Are we on the path to a single treatment for AIDS? – ScienceDaily

A new study from Tel Aviv University offers a new and unique treatment for AIDS that can become a vaccine or a temporary treatment for patients with HIV. The study looked at the engineering of type B white blood cells in the patient’s body to release antibodies to HIV in response to the virus. The study was led by Dr. Adi Barzel and PhD student Alessio Nehmad, both from the School of Neurobiology, Biochemistry and Biophysics of the George S. Wise Faculty of Life Sciences and the Dotan Center for Advanced Therapies Sourasky Medical Center. (Itxilov). The study was conducted in conjunction with additional researchers from Israel and the United States. The research was published in the journal Nature.

Over the past two decades, the lives of many AIDS patients have improved as a result of treatments that change the disease from fatal to chronic. However, we still have a long way to go to find a treatment that will provide a definitive cure for patients. One possible way to do this, with a temporary injection, was first developed in Dr. Barzel’s laboratory. The techniques he developed in his lab use genetically engineered B-type white blood cells that would be genetically engineered inside the patient’s body to secrete neutralizing antibodies against the HIV virus that causes the disease.

B cells are a type of white blood cell that is responsible for producing antibodies against viruses, bacteria, and others. B cells are formed in the bone marrow. When they mature, B cells move to the blood and lymphatic system and from there to different parts of the body.

Dr. Barzel explains: “So far, we have only been a few scientists, and we, among others, have been able to engineer B cells out of the body, and in this research we were the first to do that in the body and create those cells. genetic testing is done with viral carriers derived from viruses to prevent harm, but only to carry the antibody-encoded gene to the B cells in the body, and in this case we have been able to accurately insert antibodies at a desired site in the B cell genome. they had large amounts of the desired antibody in their blood. We produced the antibody from the blood and made sure it was really effective.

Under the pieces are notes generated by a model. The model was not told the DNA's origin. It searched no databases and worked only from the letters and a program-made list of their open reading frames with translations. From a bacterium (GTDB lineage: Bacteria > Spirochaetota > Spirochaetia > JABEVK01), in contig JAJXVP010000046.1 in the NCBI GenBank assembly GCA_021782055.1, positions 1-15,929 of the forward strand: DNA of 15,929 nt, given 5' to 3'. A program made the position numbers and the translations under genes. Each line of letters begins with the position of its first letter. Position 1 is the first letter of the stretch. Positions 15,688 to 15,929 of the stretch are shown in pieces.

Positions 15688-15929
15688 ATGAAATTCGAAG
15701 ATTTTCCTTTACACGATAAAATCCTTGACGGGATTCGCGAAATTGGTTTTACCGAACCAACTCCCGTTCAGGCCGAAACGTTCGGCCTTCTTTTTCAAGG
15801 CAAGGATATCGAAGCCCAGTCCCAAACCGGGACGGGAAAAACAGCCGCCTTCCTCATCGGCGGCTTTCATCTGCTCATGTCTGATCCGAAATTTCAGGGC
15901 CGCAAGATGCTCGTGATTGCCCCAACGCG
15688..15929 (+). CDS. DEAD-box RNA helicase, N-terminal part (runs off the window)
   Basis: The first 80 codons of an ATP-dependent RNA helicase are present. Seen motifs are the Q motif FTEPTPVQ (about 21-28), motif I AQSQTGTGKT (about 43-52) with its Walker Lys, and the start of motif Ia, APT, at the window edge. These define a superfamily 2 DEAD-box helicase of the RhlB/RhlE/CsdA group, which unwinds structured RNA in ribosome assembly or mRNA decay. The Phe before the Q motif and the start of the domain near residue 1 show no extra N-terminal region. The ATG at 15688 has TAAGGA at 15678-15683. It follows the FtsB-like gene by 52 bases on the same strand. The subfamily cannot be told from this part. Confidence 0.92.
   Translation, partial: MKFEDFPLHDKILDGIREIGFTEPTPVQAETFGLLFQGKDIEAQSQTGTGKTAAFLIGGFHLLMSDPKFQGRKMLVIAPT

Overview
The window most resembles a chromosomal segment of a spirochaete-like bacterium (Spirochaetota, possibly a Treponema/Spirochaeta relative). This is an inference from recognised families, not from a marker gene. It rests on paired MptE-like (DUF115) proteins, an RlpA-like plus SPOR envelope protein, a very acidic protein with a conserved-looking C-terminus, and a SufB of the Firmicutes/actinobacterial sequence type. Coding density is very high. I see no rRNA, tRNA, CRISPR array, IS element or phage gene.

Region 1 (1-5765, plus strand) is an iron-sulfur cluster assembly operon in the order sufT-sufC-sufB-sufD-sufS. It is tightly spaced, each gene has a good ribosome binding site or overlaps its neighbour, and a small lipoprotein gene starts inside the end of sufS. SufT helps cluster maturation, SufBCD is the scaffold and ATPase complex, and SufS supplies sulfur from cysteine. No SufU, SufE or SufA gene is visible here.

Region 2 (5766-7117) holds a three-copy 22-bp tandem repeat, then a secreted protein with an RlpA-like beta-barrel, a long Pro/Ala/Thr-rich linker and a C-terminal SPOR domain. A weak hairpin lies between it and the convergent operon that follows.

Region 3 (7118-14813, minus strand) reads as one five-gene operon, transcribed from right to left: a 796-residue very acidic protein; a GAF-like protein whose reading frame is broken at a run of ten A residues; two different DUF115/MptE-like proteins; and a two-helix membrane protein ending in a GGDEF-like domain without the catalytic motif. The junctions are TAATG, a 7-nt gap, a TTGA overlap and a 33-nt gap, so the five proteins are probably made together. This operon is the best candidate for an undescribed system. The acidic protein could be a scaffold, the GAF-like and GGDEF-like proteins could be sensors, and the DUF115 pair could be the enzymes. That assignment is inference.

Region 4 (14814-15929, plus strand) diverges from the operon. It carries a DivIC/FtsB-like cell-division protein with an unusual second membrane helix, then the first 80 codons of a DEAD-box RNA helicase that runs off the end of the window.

The genetic editing was done with a CRISPR. It is a technology based on the immune system of antiviral bacteria. Bacteria use CRISPR systems as a kind of molecular “finder” to find and disable viral sequences. The two biochemists who invented a sophisticated defense mechanism, Emmanuelle Charpentier and Jennifer Doudna, were able to target the division of any selected DNA. Since then, technology has been used to disable unwanted genes or to repair and insert unwanted genes. Doudna and Charpentier achieved international recognition when they were awarded the Nobel Prize in Chemistry in 2020.

PhD student Alessio Nehmad explained the use of CRISPR: “We internalize the potential of a CRISPR with the ability of viral carriers to direct the introduction of genes into desired sites, transferring the desired genes to the desired cells. Thus, we are able. We use two carriers in the family, one carrier encodes the desired antibody and the second carrier encodes the CRISPR system. ».

Currently, researchers say, there is no genetic treatment for AIDS, so research options are wide. Dr. Barzel concludes: “We have developed an innovative treatment that can defeat the virus with a temporary injection, which has the potential to dramatically improve the patient’s condition. In addition, if the virus changes, the B cells will also change accordingly to deal with it, so we created the first medication to defeat the body and the virus in the ‘arms race’.

From this study we hope that in the coming years we will be able to produce an anti-AIDS medication in this way for additional infectious diseases and certain types of cancer caused by a virus, such as uterine cancer, head and neck cancer. and more. “

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Materials provided Tel Aviv University. Note: Content can be edited by style and length.


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